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Posts Tagged ‘Christmas’

Turbulence

Wednesday, December 23rd, 2020

TURBULENCE is kind of an also-ran in the world of ‘90s studio thrillers. They used to put pretty big budgets into these mainstream action/thriller hybrids, especially if they starred Harrison Ford and/or Tommy Lee Jones. I guess psycho Ray Liotta is a little more low rent than that, and heroine Lauren Holly wasn’t exactly a Jodie-Foster-sized marquee name (she was known for Picket Fences and DUMB AND DUMBER). But if Wikipedia is correct, the budget for this one was bigger than THE FUGITIVE, IN THE LINE OF FIRE, PATRIOT GAMES, THE NET or SPEED! So although most of the story is confined to one 747 it has plenty of scope. It feels like a big DIE HARD type production.

Or maybe I should say DIE HARD 2 – that’s the movie I thought of when it was at the airport, with its attention to the pomp and circumstance of a law enforcement caravan arriving to search the plane before bringing prisoners aboard. It even takes place at Christmas, with Christmas music. Anyway, I have a soft spot for this type of movie. Any stupidity that may or may not be involved did not get in the way of my enjoyment of this one. (read the rest of this shit…)

Saint Nick (Sint)

Thursday, December 3rd, 2020

I’ve got this problem that I always want some good Christmas horror movies I haven’t seen before, but also I assume any of them coming out this century are gonna be boring, cheap garbage. Yes, KRAMPUS (2015) is semi-recent and has become an annual tradition for me already, but does that mean I should give a shot to the unrelated KRAMPUS: THE CHRISTMAS DEVIL (2014), KRAMPUS: THE RECKONING (2015), KRAMPUS: THE DEVIL RETURNS (2016), KRAMPUS UNLEASHED (2016) or KRAMPUS: ORIGINS (2018)? So far I have assumed no. In this same spirit, I was curious, but didn’t make it a priority, to watch the 2010 Dutch killer Santa type movie SAINT NICK (also released here as SAINT, originally SINT).

And then this year happened! Not the bad stuff, but the stuff where I finally caught on to the Dutch writer/director/composer Dick Maas. I enjoyed his killer elevator movie DE LIFT/THE LIFT (1983), his scuba-action-slasher AMSTERDAMNED (1988), his killer elevator English-language remake DOWN (2001) and his killer lion loose in Amsterdam movie PROOIL/UNCAGED (2016). So, okay buddy, I trust you to make a Christmas horror movie now. I’m ready. (read the rest of this shit…)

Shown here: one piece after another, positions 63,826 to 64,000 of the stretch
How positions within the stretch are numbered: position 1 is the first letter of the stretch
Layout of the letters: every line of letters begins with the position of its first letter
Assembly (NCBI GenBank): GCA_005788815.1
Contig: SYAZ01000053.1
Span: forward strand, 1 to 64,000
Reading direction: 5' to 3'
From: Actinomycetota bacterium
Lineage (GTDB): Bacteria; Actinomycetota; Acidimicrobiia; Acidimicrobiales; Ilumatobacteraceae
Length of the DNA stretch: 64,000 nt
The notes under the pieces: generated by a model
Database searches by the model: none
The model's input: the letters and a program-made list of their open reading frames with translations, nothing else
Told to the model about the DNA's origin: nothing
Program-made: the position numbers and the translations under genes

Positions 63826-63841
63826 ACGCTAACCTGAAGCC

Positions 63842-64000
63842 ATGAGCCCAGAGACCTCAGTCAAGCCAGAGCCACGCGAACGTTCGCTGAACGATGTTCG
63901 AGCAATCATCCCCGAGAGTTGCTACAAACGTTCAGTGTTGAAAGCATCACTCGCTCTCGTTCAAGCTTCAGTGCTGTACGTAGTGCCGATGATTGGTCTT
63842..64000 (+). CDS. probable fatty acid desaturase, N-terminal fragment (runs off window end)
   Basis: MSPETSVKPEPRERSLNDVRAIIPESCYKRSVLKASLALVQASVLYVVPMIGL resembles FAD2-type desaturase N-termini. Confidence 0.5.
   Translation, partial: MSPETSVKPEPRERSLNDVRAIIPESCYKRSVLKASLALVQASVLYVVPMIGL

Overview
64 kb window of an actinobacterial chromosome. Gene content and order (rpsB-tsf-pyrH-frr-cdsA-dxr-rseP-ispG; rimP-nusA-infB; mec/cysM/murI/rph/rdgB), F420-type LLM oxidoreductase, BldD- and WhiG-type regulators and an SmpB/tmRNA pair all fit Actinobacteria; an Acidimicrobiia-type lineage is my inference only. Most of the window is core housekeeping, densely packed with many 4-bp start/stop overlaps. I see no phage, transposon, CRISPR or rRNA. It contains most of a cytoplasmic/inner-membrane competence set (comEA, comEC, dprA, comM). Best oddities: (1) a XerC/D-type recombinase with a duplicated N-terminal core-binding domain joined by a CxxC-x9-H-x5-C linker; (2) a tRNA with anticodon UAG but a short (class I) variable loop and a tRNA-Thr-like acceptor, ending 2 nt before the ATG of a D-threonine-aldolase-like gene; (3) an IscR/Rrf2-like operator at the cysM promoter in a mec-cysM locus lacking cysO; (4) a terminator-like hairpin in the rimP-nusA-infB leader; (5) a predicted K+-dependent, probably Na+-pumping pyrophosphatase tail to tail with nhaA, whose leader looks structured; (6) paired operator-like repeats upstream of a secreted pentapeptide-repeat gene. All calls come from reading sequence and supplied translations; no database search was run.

Happiest Season

Wednesday, December 2nd, 2020

I don’t usually review comedies, especially straight forward romance/family ones like HAPPIEST SEASON, nor do I plan to do it often. But I thought this was a pretty good one and I decided to give it a shot. Sharpen my skills.

HAPPIEST SEASON is new on Hulu and takes place at Christmas time, but is not specifically about any holiday celebrations. It has received some attention as a high profile romantic comedy with a same sex couple, and of a much higher quality than the ones starting to pop up on Hallmark and Lifetime. Sony/TriStar had actually intended this for a major theatrical release before the pandemic and its supporters fucked up the country. It was directed and co-written by Clea DuVall, who we of course know as an actress from GHOSTS OF MARS, THE GRUDGE, ZODIAC, etc., so it’s a pretty good in-joke when a character’s teenage bedroom is still decorated with a sexy poster of Josh Hartnett (THE FACULTY). (read the rest of this shit…)

The Monster’s Christmas

Monday, December 17th, 2018

THE MONSTER’S CHRISTMAS is a holiday special that aired on New Zealand television in 1981. I’m going to be up front and admit that I don’t have a whole lot of insightful things to say about this one, but it’s so charmingly weird that I felt like I owed it to the world to write it up and share some screengrabs so more people can know it exists.

It opens with a slasher-style P.O.V. into a window, but otherwise it’s only scary in an accidental sort of way. An unnamed little girl (Lucy McGrath, whose only other credit is NEARLY NO CHRISTMAS, a 1983 special from the same director) reads a picture book to her teddy bear. It’s “The Monster’s Christmas by Burton Silver,” which is not a real book, but that is the name of the screenwriter.